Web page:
Google Builds AdSense API

    May 31, 2006
    WebProNews Staff

An application programming interface for AdSense will permit site publishers to offer users the opportunity to perform a variety of AdSense functions without leaving the publisher’s website.

Visitors to a site that has implemented the AdSense API can become junior John Battelles and offer advertising tools to those visitors that enable them to create and manage AdSense offerings from a publisher’s site.

Google provided a case study of how Blogger was an early beta developer on the AdSense API. Users who signed up to create blogs with the service see a prompt for AdSense.

From there, the user can sign up for an account and select from some pre-determined ad formats and color template options. Then the user can place the AdSense code on the blog’s template and have it available.

The AdSense API benefits publishers with its prospect of revenue generation. The AdSense blog described how this works:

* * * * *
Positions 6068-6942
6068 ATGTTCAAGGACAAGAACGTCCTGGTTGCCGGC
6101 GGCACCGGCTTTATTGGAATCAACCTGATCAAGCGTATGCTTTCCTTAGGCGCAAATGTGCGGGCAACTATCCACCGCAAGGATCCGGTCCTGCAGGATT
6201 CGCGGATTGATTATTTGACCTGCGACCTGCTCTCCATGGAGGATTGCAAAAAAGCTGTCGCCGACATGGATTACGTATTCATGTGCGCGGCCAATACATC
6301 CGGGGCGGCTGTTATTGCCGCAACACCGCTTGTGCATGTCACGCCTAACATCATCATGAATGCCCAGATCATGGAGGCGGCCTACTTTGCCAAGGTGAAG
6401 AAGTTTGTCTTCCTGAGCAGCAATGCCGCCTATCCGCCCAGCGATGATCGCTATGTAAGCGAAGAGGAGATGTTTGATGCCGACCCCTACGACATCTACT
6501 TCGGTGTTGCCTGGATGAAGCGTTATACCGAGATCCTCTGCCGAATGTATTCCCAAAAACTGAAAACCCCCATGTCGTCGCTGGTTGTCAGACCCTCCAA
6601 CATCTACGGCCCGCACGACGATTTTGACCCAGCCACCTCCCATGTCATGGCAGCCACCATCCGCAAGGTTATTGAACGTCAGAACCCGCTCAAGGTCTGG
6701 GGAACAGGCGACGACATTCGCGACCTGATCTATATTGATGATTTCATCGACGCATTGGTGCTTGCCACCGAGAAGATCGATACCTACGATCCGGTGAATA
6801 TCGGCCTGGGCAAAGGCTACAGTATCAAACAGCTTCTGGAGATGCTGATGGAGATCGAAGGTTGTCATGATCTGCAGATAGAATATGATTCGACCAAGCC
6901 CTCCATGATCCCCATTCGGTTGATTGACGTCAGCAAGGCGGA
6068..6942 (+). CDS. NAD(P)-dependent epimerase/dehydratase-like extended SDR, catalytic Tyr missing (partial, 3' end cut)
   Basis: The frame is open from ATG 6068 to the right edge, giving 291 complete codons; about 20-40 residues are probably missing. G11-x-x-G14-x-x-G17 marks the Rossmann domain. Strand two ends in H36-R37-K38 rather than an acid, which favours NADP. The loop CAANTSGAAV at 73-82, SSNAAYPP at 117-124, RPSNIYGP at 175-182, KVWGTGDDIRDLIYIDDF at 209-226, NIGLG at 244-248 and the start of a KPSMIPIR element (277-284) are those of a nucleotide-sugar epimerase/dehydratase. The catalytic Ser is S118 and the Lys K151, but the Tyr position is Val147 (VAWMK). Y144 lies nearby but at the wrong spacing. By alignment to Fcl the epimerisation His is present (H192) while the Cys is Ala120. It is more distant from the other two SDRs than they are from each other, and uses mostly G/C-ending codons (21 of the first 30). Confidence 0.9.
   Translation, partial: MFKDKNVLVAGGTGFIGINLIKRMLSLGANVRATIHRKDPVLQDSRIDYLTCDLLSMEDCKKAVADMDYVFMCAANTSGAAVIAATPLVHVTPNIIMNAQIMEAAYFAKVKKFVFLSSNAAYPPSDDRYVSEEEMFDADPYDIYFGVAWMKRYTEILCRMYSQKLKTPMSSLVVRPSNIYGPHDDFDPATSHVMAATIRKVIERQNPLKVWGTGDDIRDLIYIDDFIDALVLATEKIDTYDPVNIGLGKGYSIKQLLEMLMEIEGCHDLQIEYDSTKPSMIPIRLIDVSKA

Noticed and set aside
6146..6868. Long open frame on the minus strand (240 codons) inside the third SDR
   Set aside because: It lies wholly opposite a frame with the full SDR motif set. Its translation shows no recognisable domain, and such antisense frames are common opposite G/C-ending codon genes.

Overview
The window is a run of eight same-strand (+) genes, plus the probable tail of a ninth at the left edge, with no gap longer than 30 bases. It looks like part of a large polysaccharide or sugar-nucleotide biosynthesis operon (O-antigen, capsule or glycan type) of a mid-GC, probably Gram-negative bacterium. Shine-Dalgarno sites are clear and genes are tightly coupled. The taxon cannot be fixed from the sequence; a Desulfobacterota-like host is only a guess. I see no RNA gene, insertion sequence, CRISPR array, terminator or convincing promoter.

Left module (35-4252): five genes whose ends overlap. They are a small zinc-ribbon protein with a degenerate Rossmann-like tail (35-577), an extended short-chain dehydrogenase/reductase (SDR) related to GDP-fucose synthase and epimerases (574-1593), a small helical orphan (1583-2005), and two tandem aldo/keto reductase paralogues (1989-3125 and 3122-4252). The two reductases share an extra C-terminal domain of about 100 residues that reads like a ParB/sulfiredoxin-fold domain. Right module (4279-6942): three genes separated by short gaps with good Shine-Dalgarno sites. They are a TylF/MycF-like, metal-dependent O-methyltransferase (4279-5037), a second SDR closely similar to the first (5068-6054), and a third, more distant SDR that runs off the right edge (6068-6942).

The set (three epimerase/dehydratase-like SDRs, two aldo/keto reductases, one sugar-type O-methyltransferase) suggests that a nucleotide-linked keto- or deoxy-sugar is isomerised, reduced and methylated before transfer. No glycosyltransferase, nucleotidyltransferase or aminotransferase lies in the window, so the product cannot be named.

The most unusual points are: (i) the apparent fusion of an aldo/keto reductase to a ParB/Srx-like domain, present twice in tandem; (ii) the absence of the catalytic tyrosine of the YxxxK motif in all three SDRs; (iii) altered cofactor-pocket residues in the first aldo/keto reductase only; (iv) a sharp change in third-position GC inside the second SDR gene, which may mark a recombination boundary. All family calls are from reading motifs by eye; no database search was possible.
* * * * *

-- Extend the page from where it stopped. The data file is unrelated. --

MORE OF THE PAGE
Approved AdSense API developers will receive a share of the revenue earned by the publishers you’ve signed up. In addition to the revenue share, you’ll also receive $100 each time a new publisher you’ve signed up earns $100 in less than 180 days. This means that developers who currently charge for services can now use the AdSense API to offset some of the costs of your services–maybe even making it possible to offer your services free of charge.

Additionally, as the developer, you can optimize your ad’s placement, color, and format to increase your users’ earnings–and your users don’t have to do any additional work to display optimized ads.

Publishers can offer several functions with the API:

•  creating and managing AdSense accounts;
•  creating or modifying AdSense for content ad customization or search box customization;
•  implementation of referrals for AdSense and Firefox;
•  and the ability to view performance and earnings reports.

Google will be interested in a site if it is receiving a minimum of 100,000 page views per day. For the AdSense API, they are primarily interested in web hosts, blog hosts, Wiki hosts, forum hosts, and web publishers.

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David Utter is a staff writer for WebProNews covering technology and business.